According to Gas Pump Company Histories, The Shotwell Pump and Tank Company is something of a mystery.  Their first recorded advertisement for a pump was in 1917 when they were located in Indianapolis.  By 1925, they were advertising locations in both Boston and Indianapolis.  In 1928, the Service Station Equipment Company Ltd. of Toronto, Ontario purchased them, along with the Bennett Pump Company, consolidating as the Bennett Pump Company.  Initially they offered Shotwell-Bennett pumps, but the Shotwell name disappeared after 1930.

Sunday, February 26, 2012


Hammarlund Mfg Co. Inc., New York

An old ham radio set I picked up years ago. The company's founder, Oscar Hammarlund, was born in Sweden, but emigrated to the US and ended up working for Elisha Gray, co-inventor of the telphone, and his National Teleautograph Company, whose purpose was to transmit writing over wires.  (The company would eventually become part of Xerox.)  In the process, Hammarlund invented what is now known as the mechanical pencil.  He started his own company in 1910, and produced radio sets for decades.  Although he died in 1945, the company soldiered on, but eventually the factory was closed in the early 70's.  (The Hazeltine Corporation was most famous as a designer and manufacturer of  WWII "Identification Friend or For" (IFF) military detection and identification systems. The Radio Corporation of America--or RCA--developed the 8-track cassette.)  A lot of history in one radio set!

Pre-Kindle Operating Instructions

Stuart Miall.  The World the of the Children, Vol. 4.  London:  Caxton Publishing Co Ltd, 1948, 1953

Saturday, February 25, 2012

Vanished Tool Makes: Bernard's Pliers

Patent September 25, 1894

Three different kinds of pliers, all marked with the same 1894 patent by William Bernard of New Haven, CT.  In his letters of patent, he claimed that making pliers out of stamped metal made them lighter and easier to use. Anyway, he clearly got a lot of mileage out of this one idea.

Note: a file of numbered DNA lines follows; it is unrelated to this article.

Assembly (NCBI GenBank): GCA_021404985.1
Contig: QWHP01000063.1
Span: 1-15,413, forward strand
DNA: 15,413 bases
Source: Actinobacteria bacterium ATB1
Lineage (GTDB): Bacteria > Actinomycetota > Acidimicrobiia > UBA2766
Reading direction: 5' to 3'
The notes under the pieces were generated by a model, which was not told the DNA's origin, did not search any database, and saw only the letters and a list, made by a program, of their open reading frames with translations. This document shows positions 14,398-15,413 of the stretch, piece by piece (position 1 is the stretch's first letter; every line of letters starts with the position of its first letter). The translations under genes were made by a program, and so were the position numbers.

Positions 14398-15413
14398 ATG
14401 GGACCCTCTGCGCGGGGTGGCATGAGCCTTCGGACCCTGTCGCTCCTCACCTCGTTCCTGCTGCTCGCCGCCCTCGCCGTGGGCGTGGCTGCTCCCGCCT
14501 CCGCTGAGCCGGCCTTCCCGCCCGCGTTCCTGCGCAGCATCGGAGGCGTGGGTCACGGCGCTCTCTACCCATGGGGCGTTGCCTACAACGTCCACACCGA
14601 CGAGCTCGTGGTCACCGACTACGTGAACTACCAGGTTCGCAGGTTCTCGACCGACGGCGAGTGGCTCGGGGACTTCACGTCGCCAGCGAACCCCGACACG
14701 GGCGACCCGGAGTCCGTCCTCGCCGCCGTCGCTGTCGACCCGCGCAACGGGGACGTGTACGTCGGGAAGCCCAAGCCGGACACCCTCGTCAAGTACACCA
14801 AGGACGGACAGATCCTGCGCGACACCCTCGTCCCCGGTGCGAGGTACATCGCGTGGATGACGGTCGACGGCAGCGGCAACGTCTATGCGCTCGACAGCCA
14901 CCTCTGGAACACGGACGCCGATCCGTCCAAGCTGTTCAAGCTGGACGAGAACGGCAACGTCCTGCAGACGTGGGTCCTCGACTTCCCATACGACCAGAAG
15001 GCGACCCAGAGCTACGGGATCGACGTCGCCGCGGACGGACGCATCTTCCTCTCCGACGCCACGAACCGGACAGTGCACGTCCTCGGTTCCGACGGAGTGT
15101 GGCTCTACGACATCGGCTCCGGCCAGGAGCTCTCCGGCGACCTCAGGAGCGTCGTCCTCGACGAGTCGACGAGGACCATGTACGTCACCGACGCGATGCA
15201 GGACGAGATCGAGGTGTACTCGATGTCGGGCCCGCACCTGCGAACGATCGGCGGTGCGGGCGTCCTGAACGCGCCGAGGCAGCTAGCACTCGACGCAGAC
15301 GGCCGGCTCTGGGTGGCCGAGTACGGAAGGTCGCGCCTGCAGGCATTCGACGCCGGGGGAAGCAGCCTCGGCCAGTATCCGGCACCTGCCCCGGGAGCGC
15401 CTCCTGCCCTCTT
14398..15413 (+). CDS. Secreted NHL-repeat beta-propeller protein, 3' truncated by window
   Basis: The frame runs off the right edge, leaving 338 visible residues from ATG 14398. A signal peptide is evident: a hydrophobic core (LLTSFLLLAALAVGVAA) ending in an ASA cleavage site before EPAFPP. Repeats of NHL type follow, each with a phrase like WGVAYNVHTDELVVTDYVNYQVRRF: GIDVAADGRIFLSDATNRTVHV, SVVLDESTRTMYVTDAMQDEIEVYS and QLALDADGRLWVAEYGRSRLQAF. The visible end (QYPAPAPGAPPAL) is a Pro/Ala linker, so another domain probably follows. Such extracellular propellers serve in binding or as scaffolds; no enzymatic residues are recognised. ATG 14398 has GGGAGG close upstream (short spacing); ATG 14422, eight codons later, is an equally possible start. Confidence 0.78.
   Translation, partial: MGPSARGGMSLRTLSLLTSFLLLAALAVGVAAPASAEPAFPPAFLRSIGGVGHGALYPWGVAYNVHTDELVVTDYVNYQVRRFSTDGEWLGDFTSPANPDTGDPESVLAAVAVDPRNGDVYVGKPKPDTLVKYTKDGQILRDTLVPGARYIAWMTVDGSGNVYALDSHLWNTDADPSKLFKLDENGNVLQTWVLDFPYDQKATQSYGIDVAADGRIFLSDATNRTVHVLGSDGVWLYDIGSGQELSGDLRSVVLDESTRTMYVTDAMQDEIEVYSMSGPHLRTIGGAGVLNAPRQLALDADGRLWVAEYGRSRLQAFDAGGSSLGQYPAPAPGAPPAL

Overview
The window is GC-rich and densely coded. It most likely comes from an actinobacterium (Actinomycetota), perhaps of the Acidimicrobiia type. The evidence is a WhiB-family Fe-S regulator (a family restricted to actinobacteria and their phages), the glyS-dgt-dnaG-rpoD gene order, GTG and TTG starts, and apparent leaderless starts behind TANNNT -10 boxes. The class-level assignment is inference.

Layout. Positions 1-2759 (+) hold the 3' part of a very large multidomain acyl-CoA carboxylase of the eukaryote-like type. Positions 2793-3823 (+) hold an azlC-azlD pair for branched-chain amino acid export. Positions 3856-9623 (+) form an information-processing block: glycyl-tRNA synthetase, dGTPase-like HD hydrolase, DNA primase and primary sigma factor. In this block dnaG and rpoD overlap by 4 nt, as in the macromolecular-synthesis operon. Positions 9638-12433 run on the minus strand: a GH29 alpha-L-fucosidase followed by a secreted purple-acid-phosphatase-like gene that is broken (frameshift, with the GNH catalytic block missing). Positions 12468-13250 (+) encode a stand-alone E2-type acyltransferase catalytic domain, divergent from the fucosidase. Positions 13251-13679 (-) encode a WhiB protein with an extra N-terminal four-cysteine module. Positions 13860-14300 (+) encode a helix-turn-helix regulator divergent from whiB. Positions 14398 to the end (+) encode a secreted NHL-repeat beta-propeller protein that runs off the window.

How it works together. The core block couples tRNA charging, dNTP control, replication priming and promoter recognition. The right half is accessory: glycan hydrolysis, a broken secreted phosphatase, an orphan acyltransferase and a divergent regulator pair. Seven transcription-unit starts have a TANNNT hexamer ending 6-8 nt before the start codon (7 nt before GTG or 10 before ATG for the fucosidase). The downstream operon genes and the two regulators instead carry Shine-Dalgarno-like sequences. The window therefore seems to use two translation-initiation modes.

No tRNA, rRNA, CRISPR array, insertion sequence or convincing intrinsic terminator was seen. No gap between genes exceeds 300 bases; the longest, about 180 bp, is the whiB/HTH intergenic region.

In 1890, William Bernard also patented the first parallel-action pliers.  

He sold his idea to the William Schollhorn Co which had been founded in 1870. These pliers revolutionized the pliers industry, leading to specialized pliers for such activities as adjusting typewriter keys.  Below, 386B pliers for some special purpose carrying both the Schollhorn and Bernard names:

Below, a staple remover based on a U.S. patent awarded in 1933:

Popular Mechanics, September 1924

June 1947
About eighty years later,  Schollhorn was gobbled up by the Sargent Manufacturing Company, also of New Haven, Connecticut.  Below, two of their offerings:

In 1987, Sargent was acquired by the Rostra Tool Company, which remains the largest independent crimp tool manufacturer in the United States.

Below, an old brochure from the Schollhorn company.  Unfortunately, I can't remember where on the web I snagged it.

Jumpin' Jehosaphat!

When I was a teenager growing up in Toronto, a friend's older brother owned a high-end stereo shop on Spadina Avenue called Ring Audio.  As a promotion, he bought a bunch of these discs and had his circular logo printed on one side.  (This has now long worn off.)  The discs work really well.  Hours of entertainment if you were in a certain state of mind. (I just discovered that Ring Audio is still around, now servicing "vintage" equipment.  I feel old.)